Seven inducted into Missouri Academy of Chemists and Biochemists

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On January 2, 2010

Seven scientists with ties to Missouri University of Science and Technology were inducted into the Missouri S&T Academy of Chemistry and Biochemistry during the academy’s induction ceremony held Oct. 23.

The academy was established in 2005 to continue the work of the former Foundation for Chemical Research, which was in existence from 1983 through 2005. The foundation worked with the alumni of the chemistry department to support and enhance the research and teaching goals of the department. Members of the academy are scientists who have made outstanding contributions to their profession.

New members are:
Dr. Bryan E. Breyfogle of Springfield, Mo., associate professor of chemistry at Missouri State University. Breyfogle earned a Ph.D. degree in inorganic materials chemistry from Missouri S&T in 1996. His primary area of interest is in chemical education. He hopes to give chemistry education students practical experience in developing technology-based learning tools for chemistry at the undergraduate and K-12 levels. Breyfogle is a member of the American Chemical Society and the Missouri Academy of Sciences.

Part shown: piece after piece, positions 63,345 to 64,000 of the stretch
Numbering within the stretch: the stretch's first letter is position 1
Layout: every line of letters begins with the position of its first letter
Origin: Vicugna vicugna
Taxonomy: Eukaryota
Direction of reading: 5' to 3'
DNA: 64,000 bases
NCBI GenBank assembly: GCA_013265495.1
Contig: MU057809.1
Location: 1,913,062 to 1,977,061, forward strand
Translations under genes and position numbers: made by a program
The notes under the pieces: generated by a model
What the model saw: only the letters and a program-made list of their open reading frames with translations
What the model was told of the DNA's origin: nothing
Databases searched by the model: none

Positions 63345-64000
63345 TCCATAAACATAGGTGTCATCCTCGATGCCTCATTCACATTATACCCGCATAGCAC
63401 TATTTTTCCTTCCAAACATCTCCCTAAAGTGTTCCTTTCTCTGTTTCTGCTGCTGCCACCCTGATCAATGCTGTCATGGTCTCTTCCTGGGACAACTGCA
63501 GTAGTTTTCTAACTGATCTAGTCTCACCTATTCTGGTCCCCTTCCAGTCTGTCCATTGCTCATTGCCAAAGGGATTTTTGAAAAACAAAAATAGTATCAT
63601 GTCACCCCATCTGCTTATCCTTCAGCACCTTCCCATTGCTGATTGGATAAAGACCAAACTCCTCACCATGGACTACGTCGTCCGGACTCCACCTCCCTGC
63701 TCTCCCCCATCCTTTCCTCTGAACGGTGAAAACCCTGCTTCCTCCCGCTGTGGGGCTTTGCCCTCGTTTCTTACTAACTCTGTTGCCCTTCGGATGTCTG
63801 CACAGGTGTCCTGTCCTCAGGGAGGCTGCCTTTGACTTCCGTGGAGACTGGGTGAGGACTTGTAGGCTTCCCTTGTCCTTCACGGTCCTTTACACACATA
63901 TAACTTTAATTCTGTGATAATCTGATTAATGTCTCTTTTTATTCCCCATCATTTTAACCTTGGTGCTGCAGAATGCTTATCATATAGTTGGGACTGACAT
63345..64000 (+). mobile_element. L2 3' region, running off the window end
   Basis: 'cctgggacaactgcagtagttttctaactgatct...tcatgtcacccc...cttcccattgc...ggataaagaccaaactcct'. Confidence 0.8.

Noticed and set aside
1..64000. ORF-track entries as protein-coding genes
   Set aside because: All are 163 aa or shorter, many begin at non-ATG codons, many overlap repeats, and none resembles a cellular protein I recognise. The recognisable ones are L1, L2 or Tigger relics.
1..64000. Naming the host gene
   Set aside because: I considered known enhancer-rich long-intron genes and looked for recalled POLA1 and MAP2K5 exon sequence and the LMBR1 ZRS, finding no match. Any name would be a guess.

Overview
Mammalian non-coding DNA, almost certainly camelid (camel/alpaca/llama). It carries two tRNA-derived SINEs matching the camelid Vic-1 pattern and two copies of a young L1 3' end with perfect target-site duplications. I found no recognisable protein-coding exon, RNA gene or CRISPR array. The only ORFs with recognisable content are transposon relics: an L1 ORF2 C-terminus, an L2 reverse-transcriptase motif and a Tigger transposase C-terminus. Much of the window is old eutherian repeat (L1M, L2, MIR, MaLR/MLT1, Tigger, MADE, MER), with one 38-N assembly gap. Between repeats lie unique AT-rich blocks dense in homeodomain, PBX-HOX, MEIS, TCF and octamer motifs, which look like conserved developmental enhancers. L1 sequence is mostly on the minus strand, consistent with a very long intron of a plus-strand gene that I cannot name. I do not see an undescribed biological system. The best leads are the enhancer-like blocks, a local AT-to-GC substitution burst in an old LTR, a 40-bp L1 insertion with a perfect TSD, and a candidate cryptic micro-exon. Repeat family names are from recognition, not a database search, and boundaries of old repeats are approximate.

Dr. Nuran Ercal of Rolla, Richard K. Vitek/Foundation for Chemical Research Endowed Chair in biochemistry at Missouri S&T. Ercal earned an M.D. degree from Istanbul Medical Faculty in Turkey in 1981. She also holds a master of science degree in physiology from The Ohio State University and a Ph.D. degree in physiology from Hacettepe University in Ankara, Turkey. Ercal began work at Missouri S&T as a research associate in 1990, holding various positions until 2005, when she was named professor. She took her current position in 2009. Ercal served as visiting research professor at Washington University in St. Louis from 2000-2001 and in July 2004, was named adjunct associate professor of internal medicine at Saint Louis University, a position she still holds. She is an honorary member of Phi Eta Sigma and a member of Sigma Xi, the Oxygen Society, and the Missouri Academy of Science.